decadent health

Feeding your addiction


No wonder weight loss remedies dominate the magazine covers and talk shows. More than 70% of Americans are either overweight or obese. Even more concerning? The fact that 20% of teens are already obese, a number that has quadrupled since 1980.

No wonder everyone is talking about an “obesity epidemic”! But here’s the thing… it’s not about obesity at all.

Obesity is just a side effect of a much more rampant and widely misunderstood issue—food addiction. It’s exactly like drugs. We don’t talk about having an “overdose” problem; we call it what it is—an opiate problem.

Food is the same way. We don’t have an obesity problem, we have a food problem, and more specifically, we have a food addiction problem. Food is the “drug” and obesity is the all-too common result.

Kimberly Day knows all-too well the subtle and devastating impact food addiction can have on your health and your life because she’s lived them. Unlike drug or alcohol addiction, food addiction is much more subtle. It sabotages your life, your health, and your self-esteem one spoonful at a time.

As Kimberly explains, the key “drug” involved in food addiction is sugar, followed by those foods that breakdown into sugar, especially the fast-releasing carbohydrates that are a staple of most people’s diets. Sadly, not only are we bombarded with thousands of these options, but there are entire industries dedicated to ensuring that you stay addicted, namely the food industry.

Like the tobacco industry of the 1980s, the food industry of today knows they are providing addictive products that harm your health long-term. Worse yet, they are literally designing the foods to BE addictive. Like the tobacco industry, they do everything in their power to obscure the true nature of their products, including just how addictive they are.

And that’s just the tip of the iceberg. The weight loss industry focuses on the symptom (weight) rather than the true problem (food addiction and our relationship to food), often due to a lack of awareness. Even the medical industry seems to be confused about weight issues, what constitutes a “healthy food”, and which foods are truly problematic. Case in point? The American Heart Association’s “seal of approval” can be found on Fruit Loops. No wonder we are overweight and confused!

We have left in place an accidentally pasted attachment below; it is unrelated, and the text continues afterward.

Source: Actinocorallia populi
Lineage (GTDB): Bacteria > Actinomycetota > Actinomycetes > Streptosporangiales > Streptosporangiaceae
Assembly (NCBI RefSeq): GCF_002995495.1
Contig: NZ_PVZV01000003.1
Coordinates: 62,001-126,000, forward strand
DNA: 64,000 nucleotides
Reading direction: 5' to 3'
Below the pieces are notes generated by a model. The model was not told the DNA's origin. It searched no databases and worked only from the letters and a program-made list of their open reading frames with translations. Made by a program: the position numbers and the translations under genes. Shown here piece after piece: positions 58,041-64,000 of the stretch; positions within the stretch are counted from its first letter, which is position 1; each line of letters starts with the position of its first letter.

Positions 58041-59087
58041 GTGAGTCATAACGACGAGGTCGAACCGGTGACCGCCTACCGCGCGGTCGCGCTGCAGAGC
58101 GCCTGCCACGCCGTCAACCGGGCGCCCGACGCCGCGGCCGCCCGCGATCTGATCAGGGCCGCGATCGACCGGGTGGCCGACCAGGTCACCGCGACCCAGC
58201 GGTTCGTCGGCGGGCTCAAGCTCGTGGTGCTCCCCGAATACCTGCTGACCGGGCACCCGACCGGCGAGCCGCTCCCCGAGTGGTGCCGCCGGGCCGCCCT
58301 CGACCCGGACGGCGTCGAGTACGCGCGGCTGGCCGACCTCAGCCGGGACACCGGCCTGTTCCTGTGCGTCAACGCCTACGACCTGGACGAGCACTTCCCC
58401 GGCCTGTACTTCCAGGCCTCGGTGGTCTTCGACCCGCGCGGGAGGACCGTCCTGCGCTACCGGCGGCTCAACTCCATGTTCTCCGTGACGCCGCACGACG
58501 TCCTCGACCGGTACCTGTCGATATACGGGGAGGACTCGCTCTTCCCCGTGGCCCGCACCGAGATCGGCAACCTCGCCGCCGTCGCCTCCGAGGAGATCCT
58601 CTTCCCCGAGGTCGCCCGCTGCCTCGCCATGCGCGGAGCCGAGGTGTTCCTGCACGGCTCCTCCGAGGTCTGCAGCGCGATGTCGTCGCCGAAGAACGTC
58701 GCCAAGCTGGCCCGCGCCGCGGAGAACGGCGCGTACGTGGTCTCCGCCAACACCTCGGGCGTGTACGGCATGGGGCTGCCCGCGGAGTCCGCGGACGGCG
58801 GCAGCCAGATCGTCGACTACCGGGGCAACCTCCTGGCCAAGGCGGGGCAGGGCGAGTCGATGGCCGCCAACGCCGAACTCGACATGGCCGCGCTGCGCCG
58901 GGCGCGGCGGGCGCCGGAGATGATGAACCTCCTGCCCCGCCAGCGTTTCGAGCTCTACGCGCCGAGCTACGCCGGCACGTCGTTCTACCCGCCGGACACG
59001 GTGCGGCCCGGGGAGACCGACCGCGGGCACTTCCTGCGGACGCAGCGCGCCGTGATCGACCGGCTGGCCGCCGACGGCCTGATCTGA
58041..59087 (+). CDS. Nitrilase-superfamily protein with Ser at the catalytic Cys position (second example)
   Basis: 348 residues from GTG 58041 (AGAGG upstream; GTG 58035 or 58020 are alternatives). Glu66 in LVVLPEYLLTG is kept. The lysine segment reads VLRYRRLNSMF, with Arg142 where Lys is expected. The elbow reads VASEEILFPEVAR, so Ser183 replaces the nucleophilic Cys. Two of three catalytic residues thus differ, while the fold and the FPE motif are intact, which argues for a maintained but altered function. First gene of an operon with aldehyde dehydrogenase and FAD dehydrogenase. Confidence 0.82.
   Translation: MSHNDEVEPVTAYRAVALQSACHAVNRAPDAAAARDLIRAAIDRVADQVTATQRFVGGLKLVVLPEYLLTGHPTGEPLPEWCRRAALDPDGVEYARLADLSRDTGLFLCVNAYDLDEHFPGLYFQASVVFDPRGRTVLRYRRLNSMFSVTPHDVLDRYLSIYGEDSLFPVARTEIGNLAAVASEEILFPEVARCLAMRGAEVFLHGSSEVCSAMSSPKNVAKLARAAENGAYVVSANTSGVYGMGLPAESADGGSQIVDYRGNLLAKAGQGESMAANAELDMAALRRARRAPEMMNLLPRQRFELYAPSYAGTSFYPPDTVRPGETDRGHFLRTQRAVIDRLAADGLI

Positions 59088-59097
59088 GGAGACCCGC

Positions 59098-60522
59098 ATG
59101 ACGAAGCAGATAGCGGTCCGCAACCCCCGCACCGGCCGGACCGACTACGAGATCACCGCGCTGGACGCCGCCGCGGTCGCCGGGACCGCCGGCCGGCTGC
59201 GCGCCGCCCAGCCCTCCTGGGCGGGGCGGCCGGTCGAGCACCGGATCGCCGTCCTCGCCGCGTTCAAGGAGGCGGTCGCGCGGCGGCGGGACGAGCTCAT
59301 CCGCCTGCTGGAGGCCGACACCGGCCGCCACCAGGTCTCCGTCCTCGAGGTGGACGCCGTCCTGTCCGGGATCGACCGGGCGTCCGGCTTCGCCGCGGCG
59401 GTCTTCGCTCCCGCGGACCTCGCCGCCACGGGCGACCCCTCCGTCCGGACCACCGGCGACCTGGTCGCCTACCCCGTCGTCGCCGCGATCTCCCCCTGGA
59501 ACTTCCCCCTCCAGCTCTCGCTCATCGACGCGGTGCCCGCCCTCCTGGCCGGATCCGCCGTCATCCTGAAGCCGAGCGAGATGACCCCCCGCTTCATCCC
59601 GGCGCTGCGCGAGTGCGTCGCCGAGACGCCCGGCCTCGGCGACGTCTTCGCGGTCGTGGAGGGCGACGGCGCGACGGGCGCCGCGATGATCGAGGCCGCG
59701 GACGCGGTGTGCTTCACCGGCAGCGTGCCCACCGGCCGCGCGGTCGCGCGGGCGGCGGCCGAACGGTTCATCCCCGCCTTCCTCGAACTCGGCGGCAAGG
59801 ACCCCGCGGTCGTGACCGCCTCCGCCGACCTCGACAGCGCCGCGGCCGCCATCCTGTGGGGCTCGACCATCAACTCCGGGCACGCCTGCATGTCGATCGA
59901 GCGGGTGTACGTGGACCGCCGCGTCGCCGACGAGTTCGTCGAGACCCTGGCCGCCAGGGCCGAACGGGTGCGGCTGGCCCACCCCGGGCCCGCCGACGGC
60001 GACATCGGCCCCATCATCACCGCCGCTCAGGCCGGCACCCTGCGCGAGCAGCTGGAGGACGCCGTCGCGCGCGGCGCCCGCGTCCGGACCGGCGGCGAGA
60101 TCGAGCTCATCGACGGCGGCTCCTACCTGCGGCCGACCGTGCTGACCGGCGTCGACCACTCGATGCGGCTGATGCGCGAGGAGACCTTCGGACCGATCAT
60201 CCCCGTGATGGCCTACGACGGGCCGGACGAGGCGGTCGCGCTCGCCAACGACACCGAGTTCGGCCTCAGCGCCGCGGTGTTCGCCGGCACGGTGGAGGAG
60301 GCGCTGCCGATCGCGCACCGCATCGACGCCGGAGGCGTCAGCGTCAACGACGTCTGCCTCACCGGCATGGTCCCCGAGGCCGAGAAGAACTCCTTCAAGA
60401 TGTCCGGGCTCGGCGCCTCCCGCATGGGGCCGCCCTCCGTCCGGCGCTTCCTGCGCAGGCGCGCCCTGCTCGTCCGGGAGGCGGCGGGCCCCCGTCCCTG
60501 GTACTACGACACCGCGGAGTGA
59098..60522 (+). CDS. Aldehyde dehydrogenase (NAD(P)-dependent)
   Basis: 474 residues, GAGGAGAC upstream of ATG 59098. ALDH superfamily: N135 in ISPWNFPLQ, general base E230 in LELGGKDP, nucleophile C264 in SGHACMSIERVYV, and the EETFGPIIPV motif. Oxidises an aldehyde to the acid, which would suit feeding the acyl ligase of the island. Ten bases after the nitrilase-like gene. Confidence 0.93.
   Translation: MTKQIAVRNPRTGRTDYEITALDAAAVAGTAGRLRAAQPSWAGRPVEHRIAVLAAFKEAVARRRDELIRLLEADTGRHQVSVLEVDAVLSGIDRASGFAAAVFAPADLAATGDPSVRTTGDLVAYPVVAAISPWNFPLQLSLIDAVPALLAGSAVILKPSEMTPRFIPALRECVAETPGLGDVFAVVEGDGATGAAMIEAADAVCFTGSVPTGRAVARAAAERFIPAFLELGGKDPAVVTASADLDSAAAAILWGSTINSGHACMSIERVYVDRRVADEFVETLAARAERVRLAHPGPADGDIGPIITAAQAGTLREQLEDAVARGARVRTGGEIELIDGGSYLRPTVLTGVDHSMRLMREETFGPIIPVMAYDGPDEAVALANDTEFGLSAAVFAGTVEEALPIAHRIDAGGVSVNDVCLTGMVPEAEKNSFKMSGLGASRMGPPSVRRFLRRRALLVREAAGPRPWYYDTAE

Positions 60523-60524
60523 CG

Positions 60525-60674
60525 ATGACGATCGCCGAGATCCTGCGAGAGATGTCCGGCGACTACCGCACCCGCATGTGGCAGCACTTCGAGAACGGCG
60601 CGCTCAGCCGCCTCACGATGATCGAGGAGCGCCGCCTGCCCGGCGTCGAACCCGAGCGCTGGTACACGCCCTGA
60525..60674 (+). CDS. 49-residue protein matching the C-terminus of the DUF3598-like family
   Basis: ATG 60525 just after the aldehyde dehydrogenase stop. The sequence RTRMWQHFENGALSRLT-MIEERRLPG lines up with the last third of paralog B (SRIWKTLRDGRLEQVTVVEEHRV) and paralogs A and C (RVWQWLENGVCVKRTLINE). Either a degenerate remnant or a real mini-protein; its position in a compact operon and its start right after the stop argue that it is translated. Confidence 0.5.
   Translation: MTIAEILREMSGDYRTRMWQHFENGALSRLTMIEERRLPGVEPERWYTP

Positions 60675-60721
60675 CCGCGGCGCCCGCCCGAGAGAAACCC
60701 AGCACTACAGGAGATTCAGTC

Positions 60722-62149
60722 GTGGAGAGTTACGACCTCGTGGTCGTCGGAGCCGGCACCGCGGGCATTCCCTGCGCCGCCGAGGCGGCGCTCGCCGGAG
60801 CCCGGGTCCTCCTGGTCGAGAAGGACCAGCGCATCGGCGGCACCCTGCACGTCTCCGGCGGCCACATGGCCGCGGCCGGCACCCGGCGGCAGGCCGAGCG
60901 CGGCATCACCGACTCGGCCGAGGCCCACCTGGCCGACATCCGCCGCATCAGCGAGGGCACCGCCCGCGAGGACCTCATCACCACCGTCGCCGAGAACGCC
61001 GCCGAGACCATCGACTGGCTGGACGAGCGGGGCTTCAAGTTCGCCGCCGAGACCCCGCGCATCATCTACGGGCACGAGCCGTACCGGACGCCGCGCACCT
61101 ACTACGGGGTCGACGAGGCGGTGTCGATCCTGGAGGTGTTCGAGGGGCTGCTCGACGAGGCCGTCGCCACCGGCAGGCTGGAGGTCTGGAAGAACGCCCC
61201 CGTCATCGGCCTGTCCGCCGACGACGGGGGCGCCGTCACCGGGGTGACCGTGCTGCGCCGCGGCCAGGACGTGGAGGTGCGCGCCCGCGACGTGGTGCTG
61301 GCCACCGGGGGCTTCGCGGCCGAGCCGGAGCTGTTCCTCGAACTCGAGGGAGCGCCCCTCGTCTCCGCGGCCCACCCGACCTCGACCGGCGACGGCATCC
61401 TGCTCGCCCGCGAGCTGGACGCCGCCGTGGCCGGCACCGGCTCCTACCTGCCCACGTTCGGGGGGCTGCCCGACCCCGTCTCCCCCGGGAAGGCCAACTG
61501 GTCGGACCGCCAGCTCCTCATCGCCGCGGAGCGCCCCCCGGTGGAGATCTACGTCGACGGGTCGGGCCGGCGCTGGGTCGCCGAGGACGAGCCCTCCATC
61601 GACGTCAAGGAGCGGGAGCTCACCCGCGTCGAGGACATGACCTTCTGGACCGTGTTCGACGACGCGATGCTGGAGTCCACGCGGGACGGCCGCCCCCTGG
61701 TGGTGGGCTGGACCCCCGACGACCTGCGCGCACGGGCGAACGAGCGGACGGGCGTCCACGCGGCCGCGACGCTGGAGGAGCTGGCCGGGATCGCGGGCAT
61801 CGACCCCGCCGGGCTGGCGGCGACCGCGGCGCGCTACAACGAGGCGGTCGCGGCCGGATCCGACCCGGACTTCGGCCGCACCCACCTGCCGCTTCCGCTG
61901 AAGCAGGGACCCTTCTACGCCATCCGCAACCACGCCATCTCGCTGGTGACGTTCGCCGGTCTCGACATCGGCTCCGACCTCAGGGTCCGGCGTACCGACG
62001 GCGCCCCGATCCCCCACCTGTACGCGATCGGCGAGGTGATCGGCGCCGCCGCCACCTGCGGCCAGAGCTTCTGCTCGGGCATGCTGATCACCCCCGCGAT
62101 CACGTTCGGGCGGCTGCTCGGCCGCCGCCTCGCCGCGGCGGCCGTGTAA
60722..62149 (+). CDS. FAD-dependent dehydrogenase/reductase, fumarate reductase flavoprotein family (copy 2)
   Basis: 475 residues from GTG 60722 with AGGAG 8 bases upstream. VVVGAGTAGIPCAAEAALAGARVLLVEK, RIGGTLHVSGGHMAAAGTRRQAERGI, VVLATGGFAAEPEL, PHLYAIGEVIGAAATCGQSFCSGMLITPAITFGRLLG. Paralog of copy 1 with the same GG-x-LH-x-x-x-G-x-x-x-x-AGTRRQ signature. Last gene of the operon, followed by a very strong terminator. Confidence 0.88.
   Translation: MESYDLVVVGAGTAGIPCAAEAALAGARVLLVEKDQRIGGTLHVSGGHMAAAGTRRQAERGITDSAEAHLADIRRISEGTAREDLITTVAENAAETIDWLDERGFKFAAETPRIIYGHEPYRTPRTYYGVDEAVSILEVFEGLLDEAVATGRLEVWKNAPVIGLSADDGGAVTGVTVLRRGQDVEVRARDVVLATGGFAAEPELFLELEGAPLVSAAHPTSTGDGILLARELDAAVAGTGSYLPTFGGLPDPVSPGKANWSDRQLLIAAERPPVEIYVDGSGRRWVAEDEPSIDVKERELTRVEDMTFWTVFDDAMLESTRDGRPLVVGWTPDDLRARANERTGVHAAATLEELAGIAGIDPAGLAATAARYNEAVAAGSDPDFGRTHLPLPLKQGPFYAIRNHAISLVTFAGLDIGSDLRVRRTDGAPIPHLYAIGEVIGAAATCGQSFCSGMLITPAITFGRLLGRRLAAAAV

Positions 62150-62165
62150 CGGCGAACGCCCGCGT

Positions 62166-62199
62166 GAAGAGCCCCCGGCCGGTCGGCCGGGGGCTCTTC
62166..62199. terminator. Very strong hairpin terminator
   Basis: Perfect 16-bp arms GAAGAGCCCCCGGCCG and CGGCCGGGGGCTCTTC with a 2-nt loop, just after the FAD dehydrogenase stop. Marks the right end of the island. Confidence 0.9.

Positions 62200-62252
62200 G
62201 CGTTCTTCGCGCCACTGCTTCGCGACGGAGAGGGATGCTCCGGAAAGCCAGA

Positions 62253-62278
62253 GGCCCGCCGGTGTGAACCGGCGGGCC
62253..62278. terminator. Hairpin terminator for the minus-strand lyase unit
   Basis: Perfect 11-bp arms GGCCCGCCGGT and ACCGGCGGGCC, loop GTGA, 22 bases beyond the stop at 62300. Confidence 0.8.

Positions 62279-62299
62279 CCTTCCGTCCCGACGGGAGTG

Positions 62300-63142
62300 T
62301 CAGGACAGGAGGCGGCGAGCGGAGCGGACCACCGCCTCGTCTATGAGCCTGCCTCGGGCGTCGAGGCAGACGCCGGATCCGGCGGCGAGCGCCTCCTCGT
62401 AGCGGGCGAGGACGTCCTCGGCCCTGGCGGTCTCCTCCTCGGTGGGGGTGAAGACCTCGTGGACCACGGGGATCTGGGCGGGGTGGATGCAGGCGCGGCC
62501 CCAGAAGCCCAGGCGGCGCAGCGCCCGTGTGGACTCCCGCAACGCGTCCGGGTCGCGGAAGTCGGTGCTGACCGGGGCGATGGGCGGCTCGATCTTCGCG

And that’s just the physical hold food has. Like any addictive substance, the real work begins when you stopping the “using” of food as a coping mechanism.

As Kimberly explains, addiction is addiction is addiction. ALL addicts reach for Substance A in order to deal with Situation B. Food addiction definitely fits this mold.

In this case, people “use” food to cope with fear or anxiety or painful situations. They eat out of resentment, loneliness, or boredom. They eat for protection, to keep themselves from people who do or have hurt them physically, mentally, or emotionally.

But it doesn’t have to be this way. Kimberly shows you how you CAN escape the prison of food addiction.

The first step is recognizing that you are not simply overweight… that you may be “using” food to deal with stress and emotions and now it has a hold on you. In this way, you may want to food addiction—and all the factors that lead up to and caused your addiction—may be the real reason for your weight gain or an inability to lose weight
 
But detoxing from the addictive foods and becoming “food sober” is just the first step. Kimberly then walks you through identifying and dealing with the personal traps and triggers that can cause you “use” food in the first place by helping you create new, healthier coping mechanisms.

Finally, Kimberly teaches you how you can have lasting food sobriety so you can find that place of calm and joy where you have a new understanding of food, your body, and yourself.

Changing your relationship to food isn’t only possible—it’s freeing and well within your reach! Kimberly Day’s talk Feeding Your Addiction can show you how YOU can find this freedom and this peace. To explore bringing Kimberly to your campus, please email her at Kimberly@decadenthealth.com.